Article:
AS the lockdown blues continue to strike discordant chords through the never-ending Groundhog Days of Covid, reasons to be cheerful have been pretty thin on the ground. Especially if your once-successful business, through no fault of its own, has lain dormant, with its shutters firmly down, since the onset of the global pandemic 11 months ago.

However, floods of tears for those government-enforced tiers were replaced with those of joy when, last Friday, the Supreme Court ruled against six of the world’s biggest insurance companies: Hiscox, Arch Insurance, Argenta, MS Amlin, RSA and my pig-headed insurers QBE, and threw out their pandemic cover and notifiable disease business interruption appeal and ordered them to promptly pay up.

Any notion I may have had of a Dry January quickly disappeared with a gleeful sprint to the wine cupboard.

The historic landmark test case was brought by the Financial Conduct Authority and policy action groups representing hundreds of thousands of small businesses, who will now benefit greatly from this decision and who are also no doubt dancing with unbridled joy.

A righteous ruling, that now restores my faith in the UK justice system, and one which will hopefully bring much-needed financial relief and peace of mind to over 370,000 desperate policyholders, including many publicans, hairdressers, restaurants, small hotels, guest houses and nightclubs, who since the beginning of this pandemic have faced financial ruin by being unable to trade. It’s a very costly one for those wriggling insurers, whose sardonic grins were quickly wiped from their faces, when Lord Briggs delivered his damming £1.8 billion + judgement.

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Personally, this has been a long, bruising battle fraught with worry and stress which, over the months, has taken its toll. Fuelled with rage, I’ve suffered many dark days of despair and sleepless nights, and any glimmers of hope I initially had of victory were crushed in London’s High Court last September. A day of infamy that saw the law lords inexplicably rule in favour of the insurers, agreeing that pandemic or notifiable disease business interruption cover didn’t mean that a policy holder was covered for business interruption in the event of a pandemic or a notifiable disease being reported.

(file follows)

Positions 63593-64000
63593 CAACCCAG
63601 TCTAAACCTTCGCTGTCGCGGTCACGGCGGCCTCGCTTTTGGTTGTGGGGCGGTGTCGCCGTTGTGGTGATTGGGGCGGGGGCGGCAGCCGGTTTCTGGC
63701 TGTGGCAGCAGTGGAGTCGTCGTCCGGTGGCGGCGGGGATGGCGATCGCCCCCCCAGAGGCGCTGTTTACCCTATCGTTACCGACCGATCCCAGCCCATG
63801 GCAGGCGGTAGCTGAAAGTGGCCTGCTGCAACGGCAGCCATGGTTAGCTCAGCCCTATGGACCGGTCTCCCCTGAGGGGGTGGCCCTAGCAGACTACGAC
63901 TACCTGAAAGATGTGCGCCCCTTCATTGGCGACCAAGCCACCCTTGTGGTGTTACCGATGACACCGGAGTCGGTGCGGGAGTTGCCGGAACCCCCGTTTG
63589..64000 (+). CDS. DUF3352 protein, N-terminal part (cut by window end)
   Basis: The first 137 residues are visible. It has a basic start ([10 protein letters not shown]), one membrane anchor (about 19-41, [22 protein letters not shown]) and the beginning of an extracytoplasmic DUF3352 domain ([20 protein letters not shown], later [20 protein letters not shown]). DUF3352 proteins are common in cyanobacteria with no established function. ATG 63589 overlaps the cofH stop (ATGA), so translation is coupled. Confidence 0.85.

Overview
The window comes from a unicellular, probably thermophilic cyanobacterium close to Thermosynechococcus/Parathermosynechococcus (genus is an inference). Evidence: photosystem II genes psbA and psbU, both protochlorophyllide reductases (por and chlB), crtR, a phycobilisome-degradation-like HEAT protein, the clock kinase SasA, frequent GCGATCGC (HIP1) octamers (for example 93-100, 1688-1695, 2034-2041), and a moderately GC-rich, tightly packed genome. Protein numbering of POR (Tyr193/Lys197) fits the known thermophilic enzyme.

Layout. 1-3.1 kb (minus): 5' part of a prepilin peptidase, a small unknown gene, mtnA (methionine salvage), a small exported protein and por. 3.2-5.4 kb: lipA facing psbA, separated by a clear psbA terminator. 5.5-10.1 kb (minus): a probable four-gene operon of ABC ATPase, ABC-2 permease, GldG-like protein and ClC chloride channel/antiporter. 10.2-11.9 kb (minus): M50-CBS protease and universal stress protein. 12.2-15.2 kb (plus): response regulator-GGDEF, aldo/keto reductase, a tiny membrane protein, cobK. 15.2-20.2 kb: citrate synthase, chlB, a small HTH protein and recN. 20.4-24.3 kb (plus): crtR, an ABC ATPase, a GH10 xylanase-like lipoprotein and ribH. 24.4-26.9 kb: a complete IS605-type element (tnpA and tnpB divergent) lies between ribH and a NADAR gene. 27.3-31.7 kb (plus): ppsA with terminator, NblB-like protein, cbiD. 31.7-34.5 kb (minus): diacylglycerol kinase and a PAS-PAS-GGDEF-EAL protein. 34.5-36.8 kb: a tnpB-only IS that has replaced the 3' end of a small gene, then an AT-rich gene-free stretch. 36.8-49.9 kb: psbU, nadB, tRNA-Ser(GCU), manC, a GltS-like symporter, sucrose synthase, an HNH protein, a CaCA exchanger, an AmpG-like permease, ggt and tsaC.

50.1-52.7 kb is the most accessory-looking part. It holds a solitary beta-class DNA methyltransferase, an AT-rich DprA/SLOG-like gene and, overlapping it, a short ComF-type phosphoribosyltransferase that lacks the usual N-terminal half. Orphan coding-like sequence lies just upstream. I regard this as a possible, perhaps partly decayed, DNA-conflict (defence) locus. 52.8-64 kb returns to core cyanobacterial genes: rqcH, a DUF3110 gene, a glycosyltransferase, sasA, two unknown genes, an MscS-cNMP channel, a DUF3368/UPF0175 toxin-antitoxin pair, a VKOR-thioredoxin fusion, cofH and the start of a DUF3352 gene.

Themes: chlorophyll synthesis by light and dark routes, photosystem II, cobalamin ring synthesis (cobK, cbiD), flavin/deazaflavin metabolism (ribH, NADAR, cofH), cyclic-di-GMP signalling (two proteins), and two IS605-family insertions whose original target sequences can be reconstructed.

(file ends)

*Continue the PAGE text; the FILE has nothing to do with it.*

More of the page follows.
My insurance policy with QBE was capped at a £200,000 pay-out. A policy for which I paid a whopping £57,000 per annum, and which in all the long years of trading I had never once registered a claim. It wasn’t worth the ink, let alone the crinkly toilet paper, it was written on.

Thankfully the Financial Conduct Authority, along with my broker NDML, backed by the Night Time Industry Association and various class action groups, saw the injustice of this ruling and appealed to the Supreme Court which decided to uphold our appeal, and overturn the earlier ridiculous decision.

Lord Briggs pointedly added that the insurers’ actions were “clearly contrary to the spirit and intent of the relevant provisions of the policies in issue” and that the cover they offered “was in reality illusionary”.

As much as the taste of this victory was sweet, and the hangover that followed one to savour, it should never be forgotten that this was a battle that should never have been fought. That thousands of businesses might have been saved from bankruptcy or insolvency if the multi-billion insurance industry had put their hands up and paid out.

Instead they embarked on a policy, the effect of which created “herd insolvency” caused by the delay which has forced many businesses under, and in turn reduced the overall exposure to the insurers.

And to all intent and purposes, despite the Supreme Court ruling, this case has paid off handsomely. Unlike a great many of their former clients, they are still very much in business and making billions of pounds. And, more worrying still, is that they stand to make even more when they push up their premiums.

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